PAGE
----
Recording a CD - My Journey
If someone would have told me before my first CD how
much work it would be,
besides the strict musical part,
I don’t think I would have done it.
I had a label wanting to take over
the distribution of a solo album with me,
I had just had met the first sound engineer
who was able to help me forget my fear in front of microphones
and I had an idea of a program I wanted to record.
In my naive opinion, this was everything I needed.
After recording it, I was very happy
about finishing my debut CD and shortly time after,
I got a reality wake-up call.
I have found myself working in front of the computer
instead of the piano,
trying to solve communication problems
between the graphic designer and the
press company (of course I didn’t understand a word about
what they were actually talking about)
and answering questions about lamination,
some dpi numbers or paper thickness.
I mean really, who would have heard durung thier studies at the
Music University anything about 20p BL?
BUT, I am happy that I had to jump into this cold water,
because after this experience, recording a CD turned for me
out to be the most complex creative process.
I never stop asking the question “why?”at every step.
Why record this piece? Why place it between the other ones?
What do I want and need to say that was not said before?
Who am I as an artist and how do I want to reach and touch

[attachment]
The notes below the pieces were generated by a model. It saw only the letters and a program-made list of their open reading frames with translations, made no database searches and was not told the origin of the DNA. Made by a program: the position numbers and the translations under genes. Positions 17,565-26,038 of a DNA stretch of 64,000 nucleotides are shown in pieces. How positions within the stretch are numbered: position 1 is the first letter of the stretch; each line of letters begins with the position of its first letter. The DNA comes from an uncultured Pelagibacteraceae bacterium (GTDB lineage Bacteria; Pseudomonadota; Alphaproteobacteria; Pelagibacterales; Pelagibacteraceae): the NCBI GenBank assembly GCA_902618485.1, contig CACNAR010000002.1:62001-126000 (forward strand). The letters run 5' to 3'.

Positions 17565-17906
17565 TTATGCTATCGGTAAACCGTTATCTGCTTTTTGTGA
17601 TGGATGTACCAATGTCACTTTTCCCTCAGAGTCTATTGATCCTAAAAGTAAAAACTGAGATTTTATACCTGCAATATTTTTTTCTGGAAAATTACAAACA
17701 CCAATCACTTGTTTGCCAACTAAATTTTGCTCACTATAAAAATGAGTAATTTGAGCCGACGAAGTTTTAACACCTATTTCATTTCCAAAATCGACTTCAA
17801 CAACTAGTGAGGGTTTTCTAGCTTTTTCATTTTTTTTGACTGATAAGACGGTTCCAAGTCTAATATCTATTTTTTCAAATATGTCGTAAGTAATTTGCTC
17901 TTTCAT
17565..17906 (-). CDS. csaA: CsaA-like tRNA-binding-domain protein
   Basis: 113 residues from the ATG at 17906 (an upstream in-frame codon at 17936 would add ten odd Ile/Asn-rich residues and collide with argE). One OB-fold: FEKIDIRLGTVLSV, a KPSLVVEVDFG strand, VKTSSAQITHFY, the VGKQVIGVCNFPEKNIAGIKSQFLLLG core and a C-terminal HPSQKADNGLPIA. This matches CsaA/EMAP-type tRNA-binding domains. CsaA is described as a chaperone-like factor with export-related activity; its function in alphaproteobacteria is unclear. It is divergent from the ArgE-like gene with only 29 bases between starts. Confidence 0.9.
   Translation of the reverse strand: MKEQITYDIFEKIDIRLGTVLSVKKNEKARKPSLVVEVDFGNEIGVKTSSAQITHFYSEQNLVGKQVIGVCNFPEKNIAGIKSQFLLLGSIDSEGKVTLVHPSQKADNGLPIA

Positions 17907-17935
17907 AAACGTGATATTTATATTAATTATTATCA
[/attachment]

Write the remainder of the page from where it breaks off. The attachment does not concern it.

the audience? What is unique about me and how do I keep my authenticity?
By playing concerts, we are used to “feeling” ourselves in the music,
but for me, the process of pronouncing answers
to all of these questions helped me in finding the lines of my
profile as an artist.
The result of every concert has to do with a lot
more then only the soloist.
There is the audience, the organiser,
maybe you have to stay
in a certain type of repertoire for different reasons,
there are always certain steps that the musician
takes towards the environment of the concert.
By producing a CD, there is no one and nothing
influencing the music and myself.
The music doesn’t go towards the audience,
the audience forms itself because of the music.
All of the other aspects (graphic, photos, marketing and a lot more)
are very important parts of the CD as a “product”,
but their role is also to create the perfect carpet
to carry the music you find inside.
The experience of a live concert will never be replaced
by a recording, that is why I would never try to copy the concept of
a recital on a CD and I am using
this different approach to create something new.
In a concert hall, you have a lot of people
and a whole celebration; getting tickets, taking an evening free,
dressing up, everything is at a chosen time you cannot change.
One is part of an atmosphere created in
that moment which is fantastic.
On a CD, the musician reaches the listener in his very personal
environment and I love the thought that it’s about
“you and me” only with the music as a bridge.
With my next album, Insomnia
I am getting very intrusive in this context with a program
that fits a sleepless night hour.
Not as a meditative basis to help the listener to fall asleep,
but by touching very different elements
of this strange and very intimate atmosphere –
impressionistic, bizarre, desperate and towards the end,
reconciling and fulfilling.
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